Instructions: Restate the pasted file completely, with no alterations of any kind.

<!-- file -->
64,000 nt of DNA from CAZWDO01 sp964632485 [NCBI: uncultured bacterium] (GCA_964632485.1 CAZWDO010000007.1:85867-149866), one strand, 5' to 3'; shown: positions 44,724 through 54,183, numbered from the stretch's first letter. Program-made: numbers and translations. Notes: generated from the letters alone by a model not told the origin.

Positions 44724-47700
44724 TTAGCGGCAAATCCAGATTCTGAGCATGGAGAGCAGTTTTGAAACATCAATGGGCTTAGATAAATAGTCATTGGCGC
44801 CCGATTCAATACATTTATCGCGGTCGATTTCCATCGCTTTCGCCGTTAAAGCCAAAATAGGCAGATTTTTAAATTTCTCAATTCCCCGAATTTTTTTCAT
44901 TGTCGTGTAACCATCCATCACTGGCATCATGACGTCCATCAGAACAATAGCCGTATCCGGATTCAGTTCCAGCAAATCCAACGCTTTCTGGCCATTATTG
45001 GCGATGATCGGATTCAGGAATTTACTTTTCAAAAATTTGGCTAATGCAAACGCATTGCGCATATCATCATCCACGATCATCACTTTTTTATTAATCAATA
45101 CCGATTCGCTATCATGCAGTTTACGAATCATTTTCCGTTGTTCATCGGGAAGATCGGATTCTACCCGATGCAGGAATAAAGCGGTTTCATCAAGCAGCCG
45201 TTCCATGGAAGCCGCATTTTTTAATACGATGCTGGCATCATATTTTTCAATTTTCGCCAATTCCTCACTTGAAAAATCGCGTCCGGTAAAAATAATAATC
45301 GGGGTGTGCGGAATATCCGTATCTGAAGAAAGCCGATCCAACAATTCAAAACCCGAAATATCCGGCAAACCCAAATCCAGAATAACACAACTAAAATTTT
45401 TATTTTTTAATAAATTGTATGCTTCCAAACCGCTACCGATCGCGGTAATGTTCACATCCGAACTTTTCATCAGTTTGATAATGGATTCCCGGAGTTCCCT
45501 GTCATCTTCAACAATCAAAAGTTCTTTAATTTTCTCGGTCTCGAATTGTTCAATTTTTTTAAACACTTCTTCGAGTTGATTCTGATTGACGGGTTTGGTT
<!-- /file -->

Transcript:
64,000 nt of DNA from CAZWDO01 sp964632485 [NCBI: uncultured bacterium] (GCA_964632485.1 CAZWDO010000007.1:85867-149866), one strand, 5' to 3'; shown: positions 44,724 through 54,183, numbered from the stretch's first letter. Program-made: numbers and translations. Notes: generated from the letters alone by a model not told the origin.

Positions 44724-47700
44724 TTAGCGGCAAATCCAGATTCTGAGCATGGAGAGCAGTTTTGAAACATCAATGGGCTTAGATAAATAGTCATTGGCGC
44801 CCGATTCAATACATTTATCGCGGTCGATTTCCATCGCTTTCGCCGTTAAAGCCAAAATAGGCAGATTTTTAAATTTCTCAATTCCCCGAATTTTTTTCAT
44901 TGTCGTGTAACCATCCATCACTGGCATCATGACGTCCATCAGAACAATAGCCGTATCCGGATTCAGTTCCAGCAAATCCAACGCTTTCTGGCCATTATTG
45001 GCGATGATCGGATTCAGGAATTTACTTTTCAAAAATTTGGCTAATGCAAACGCATTGCGCATATCATCATCCACGATCATCACTTTTTTATTAATCAATA
45101 CCGATTCGCTATCATGCAGTTTACGAATCATTTTCCGTTGTTCATCGGGAAGATCGGATTCTACCCGATGCAGGAATAAAGCGGTTTCATCAAGCAGCCG
45201 TTCCATGGAAGCCGCATTTTTTAATACGATGCTGGCATCATATTTTTCAATTTTCGCCAATTCCTCACTTGAAAAATCGCGTCCGGTAAAAATAATAATC
45301 GGGGTGTGCGGAATATCCGTATCTGAAGAAAGCCGATCCAACAATTCAAAACCCGAAATATCCGGCAAACCCAAATCCAGAATAACACAACTAAAATTTT
45401 TATTTTTTAATAAATTGTATGCTTCCAAACCGCTACCGATCGCGGTAATGTTCACATCCGAACTTTTCATCAGTTTGATAATGGATTCCCGGAGTTCCCT
45501 GTCATCTTCAACAATCAAAAGTTCTTTAATTTTCTCGGTCTCGAATTGTTCAATTTTTTTAAACACTTCTTCGAGTTGATTCTGATTGACGGGTTTGGTT